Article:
The Wolverine Fastener Co. was founded 20 years ago by Roger Gordon and Edwin Andrews in Detroit. Wolverine’s early years were relatively unstable, and the company was on the verge of bankruptcy on more than one occasion. By 1983, however, Wolverine has blossomed into one of Michigan’s most prosperous manufacturers’ representative firms; in addition to many smaller product lines, Wolverine represented a major fastener corporation based in Chicago., The majority of Wolverine’s annual orders of $10 Million come from Detroit’s auto industry, where the manufacture of every automobile requires hundreds of fasteners (screws, bolts, clips, latches, and customized metal and/or plastic connectors).
Both Roger Gordon and Edwin Andrews came from well-to-do Michigan families. Each had attended a Big Ten university, from which he graduated with honors. Soon after their graduation, both men were married in the same year to women who were sisters. Thus, their relationship began as brothers-in-law. About a year later, the two men, both manufacturers’ representatives, decided to form a partnership, which they called the Wolverine Fastener Co.
Roger Gordon gave the impression of being a dynamic businessman. Always in a hurry, he consistently tried to squeeze 14 hours of work out of his 10 hour days. This often created a frantic sense of disorganization in the office. He had an uncanny ability to get things done “just under the wire”. He was what is often called a “doer”, never refusing a potential money-making venture because he lacked the time to give it attention it deserved. Somehow, he managed to get everything done.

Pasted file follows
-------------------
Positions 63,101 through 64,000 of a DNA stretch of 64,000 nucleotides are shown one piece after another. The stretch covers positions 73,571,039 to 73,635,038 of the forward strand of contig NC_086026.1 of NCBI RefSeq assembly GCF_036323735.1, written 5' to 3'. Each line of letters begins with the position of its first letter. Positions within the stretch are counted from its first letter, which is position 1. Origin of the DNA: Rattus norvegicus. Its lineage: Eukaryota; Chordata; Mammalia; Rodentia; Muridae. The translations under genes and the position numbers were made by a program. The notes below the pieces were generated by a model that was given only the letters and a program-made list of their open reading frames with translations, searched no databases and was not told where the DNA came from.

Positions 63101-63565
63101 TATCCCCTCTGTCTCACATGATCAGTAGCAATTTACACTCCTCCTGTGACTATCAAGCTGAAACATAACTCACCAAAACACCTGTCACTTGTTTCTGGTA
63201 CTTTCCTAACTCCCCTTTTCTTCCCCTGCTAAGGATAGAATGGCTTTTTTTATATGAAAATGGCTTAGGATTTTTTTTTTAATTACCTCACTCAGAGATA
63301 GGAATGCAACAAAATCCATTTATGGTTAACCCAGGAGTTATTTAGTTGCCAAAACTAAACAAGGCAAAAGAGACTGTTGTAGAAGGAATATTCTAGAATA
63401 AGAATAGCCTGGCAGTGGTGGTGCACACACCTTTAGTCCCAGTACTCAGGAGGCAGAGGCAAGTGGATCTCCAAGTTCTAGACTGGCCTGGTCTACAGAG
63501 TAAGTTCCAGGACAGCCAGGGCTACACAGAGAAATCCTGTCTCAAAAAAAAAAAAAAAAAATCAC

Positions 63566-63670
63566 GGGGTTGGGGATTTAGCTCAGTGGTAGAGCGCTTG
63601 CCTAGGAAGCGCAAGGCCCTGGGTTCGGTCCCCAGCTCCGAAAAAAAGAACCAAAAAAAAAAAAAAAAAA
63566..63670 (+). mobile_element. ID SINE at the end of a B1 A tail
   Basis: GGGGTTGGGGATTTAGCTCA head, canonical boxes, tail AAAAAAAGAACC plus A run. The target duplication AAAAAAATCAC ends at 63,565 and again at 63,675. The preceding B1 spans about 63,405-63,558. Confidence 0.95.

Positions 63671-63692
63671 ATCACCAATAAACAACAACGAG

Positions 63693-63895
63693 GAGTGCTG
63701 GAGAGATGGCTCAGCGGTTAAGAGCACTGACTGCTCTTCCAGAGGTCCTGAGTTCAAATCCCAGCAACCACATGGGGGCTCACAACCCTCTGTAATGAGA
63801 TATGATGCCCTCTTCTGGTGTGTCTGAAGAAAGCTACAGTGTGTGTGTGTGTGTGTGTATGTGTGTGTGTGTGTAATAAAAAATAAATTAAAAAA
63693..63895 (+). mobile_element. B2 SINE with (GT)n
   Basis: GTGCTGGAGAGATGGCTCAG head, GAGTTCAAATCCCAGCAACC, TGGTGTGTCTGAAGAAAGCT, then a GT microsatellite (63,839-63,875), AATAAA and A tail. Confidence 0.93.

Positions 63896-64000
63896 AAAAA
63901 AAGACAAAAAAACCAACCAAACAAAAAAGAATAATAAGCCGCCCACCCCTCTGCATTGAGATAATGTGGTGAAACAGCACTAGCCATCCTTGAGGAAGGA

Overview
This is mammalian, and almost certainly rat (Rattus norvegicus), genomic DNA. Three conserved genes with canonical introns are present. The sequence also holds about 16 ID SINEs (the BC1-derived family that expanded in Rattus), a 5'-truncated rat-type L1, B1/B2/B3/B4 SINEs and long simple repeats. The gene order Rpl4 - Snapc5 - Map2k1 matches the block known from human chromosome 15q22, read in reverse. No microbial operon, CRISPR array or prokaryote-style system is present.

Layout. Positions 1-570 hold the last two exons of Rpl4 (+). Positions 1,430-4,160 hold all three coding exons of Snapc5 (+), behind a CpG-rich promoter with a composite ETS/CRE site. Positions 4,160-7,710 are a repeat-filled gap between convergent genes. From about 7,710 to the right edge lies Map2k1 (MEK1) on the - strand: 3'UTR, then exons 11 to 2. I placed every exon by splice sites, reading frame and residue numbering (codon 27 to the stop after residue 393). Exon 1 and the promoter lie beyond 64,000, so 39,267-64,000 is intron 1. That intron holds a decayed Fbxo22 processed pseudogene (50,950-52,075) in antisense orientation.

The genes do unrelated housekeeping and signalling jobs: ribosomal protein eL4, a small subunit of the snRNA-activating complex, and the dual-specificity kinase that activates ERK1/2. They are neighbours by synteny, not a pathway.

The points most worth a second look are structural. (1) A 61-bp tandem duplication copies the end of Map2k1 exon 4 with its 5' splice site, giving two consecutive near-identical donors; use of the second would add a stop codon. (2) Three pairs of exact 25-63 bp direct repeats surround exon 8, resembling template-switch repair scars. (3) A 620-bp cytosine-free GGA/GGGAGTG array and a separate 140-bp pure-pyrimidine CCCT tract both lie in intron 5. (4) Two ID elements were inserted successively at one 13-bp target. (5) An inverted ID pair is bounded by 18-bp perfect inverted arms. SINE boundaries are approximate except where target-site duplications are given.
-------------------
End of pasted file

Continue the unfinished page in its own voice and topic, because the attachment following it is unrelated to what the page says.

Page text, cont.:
Edwin Andrews was Roger’s working partner, and they shared equally in its annual profits. The two men made all corporate decisions together, yet each was responsible for his own accounts. Thus, in their day-to-day work, they went their own way and seemed quite independent of each other.
Just as the company reached its most prosperous point in 1976, the automobile market began to drop off rapidly. Wolverine soon followed the downward track. After about two years of steadily declining profits, Roger Gordon realized that he must somehow get an edge on the many other vendors competing for the automotive industry’s limited business if his company was to survive. Because one the Big Three automakers (which we will call Genchryfor or GCF) accounted for most of the company’s orders, he decided to concentrate on gaining an advantage with them.
Roger examined the process by which he obtained orders from the individual fastener buyer at GCF, Robert Jacobs. It had long been GCF’s practice to accept only closed quotations (i.e., all quotes were privately submitted and the lowest group got a percentage of the order for that part.) Roger knew that if he could find out the exact price, or even the range of the quotations, he would have the advantage he desired. He was sure that the fastener buyer himself would not disclose this type of information. However, Jacob’s secretary, Mary Swoboda, who was responsible for opening all the quotes, seemed a possible source of help. During 1979, Roger began to get to know her better.
Mary Swoboda was a pleasant woman in her mid 20’s, unmarried, but with a steady boyfriend. She was very sharp and always eager to take care of any problems that might arise in her area. She was rather plain in appearance, very quiet, and seemed somewhat awed by the size and reputation of GCF. She was from a lower middle class suburb of Detroit.
Roger Gordon began an extensive but subtle implementation of his “plan”, as he told it to me. He started by taking Mary to lunch at frequent intervals. After this became an accepted practice, Roger began to take her out to dinner at posh Detroit establishments. Next he offered her various presents such as paintings and plane rides. (Roger flew his own plane.) The relationship, however,...